The association between perceived stress and diet quality in women of childbearing age: A systematic review
Start date: 15 October 2019
Poor diet quality is a major cause of maternal obesity and associated with adverse metabolic effects for mother and offspring. Psychological stress can increase intake of unhealthy dietary choices (e.g. highly palatable, energy dense diet), but no study has investigated the association between stress and diet quality in women of childbearing age.
This systematic review of the association between psychological stress and diet quality used the PEO (Population, Exposure, and Outcome) model.
Medline, CINAHL, Scopus, Cochrane Library, Web of Science, and Sciencedirect were searched (October 2018 - January 2019). From 139,552 hits, 471 papers were screened, but only 8 studies met our inclusion criteria: English language, stress (exposure) measured in combination with diet quality (outcome), healthy women (18-49 years of age (population). Data extraction was determined by the PEO. Quality assessment used CASP tool for Cohort studies.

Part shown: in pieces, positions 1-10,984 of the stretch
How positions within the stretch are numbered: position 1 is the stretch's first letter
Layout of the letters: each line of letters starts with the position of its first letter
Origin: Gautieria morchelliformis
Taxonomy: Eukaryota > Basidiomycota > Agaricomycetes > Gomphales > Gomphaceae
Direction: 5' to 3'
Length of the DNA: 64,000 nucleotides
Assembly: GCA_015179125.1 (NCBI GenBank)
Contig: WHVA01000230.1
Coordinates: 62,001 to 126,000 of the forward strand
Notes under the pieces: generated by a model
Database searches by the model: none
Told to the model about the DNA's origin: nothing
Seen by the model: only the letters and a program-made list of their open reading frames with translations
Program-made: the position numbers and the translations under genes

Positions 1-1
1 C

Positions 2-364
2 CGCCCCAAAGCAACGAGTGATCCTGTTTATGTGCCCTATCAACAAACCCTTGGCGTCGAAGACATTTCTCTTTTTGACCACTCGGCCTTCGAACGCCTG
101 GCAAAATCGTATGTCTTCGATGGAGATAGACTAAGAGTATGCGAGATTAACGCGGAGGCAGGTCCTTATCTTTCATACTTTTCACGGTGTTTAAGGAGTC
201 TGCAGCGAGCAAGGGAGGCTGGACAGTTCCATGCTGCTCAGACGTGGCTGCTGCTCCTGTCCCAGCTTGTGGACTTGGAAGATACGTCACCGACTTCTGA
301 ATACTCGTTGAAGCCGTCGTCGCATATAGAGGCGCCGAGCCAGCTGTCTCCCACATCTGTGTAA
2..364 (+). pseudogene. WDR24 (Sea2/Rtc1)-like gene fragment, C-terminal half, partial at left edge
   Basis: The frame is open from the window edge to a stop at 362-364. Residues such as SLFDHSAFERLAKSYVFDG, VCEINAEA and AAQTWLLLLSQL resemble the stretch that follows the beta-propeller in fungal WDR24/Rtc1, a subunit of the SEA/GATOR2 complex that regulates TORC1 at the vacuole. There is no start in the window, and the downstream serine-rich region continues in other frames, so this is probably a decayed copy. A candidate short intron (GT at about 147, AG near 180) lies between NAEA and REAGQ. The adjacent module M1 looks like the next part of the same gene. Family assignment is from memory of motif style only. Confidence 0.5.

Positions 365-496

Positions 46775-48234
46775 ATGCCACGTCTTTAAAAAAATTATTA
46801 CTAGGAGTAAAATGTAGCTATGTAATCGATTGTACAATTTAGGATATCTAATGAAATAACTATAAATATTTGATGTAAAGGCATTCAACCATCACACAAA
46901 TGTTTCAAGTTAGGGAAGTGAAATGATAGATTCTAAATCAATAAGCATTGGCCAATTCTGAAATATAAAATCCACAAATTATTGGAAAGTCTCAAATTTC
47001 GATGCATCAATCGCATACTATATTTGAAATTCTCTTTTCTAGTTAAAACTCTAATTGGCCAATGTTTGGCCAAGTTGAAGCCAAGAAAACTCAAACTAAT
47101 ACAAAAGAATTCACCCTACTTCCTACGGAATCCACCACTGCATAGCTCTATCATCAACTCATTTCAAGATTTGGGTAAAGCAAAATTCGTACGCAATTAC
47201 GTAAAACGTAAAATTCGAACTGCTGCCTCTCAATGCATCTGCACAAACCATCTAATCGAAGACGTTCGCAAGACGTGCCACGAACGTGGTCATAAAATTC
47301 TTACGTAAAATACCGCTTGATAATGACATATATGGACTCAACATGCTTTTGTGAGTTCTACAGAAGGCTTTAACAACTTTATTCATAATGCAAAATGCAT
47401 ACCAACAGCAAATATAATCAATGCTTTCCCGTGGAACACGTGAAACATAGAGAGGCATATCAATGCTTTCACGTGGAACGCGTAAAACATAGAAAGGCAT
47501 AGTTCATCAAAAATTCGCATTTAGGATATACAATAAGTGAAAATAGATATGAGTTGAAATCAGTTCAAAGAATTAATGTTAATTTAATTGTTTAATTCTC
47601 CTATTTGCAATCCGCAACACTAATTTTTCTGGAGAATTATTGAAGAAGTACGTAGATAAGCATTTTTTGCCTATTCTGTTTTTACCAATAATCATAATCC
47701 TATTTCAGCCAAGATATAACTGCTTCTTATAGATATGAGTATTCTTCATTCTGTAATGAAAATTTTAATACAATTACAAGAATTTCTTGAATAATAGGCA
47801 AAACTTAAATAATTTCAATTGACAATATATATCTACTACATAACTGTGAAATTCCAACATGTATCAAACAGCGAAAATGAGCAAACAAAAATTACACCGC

The review included eight studies from USA (n=6), Egypt (n=1), and Iran (n=1). The six cross-sectional and two longitudinal studies were published between 2011 and 2017 and had a total of 3,982 participants. Studies were heterogeneous in methods: three used food frequency questionnaires to assess dietary intake while the others used 24-hour dietary recalls. Diet quality was measured using different indices: Alternate Healthy Eating Index (n=2), Healthy Eating Index (n=2), Dietary Approach to Stop Hypertension (DASH) Diet Index (n=2), Dietary Quality Index- Pregnancy (n=2), and Dietary Guideline Adherence Index (n=1). Only one study used three diet quality indices. No study explored dietary patterns using factor analysis and other statistical techniques. Most studies used the perceived stress scale to measure stress; however, there were differences regarding the use of this scale to form a continuous or categorical variable (with varying cut-off scores) perceived stress, whereas no study reported biological response to stress. Outcomes also varied in direction of association; no association (n=4), negative association (n=3), mixed results (n=1).
This review is the first to systematically examine association between stress and diet quality in women of childbearing age; there was heterogeneity in measures of diet quality and study designs. Future studies that explore diet quality/patterns should include both diet indices and factor analysis and additionally measure biological markers of both dietary intake and stress.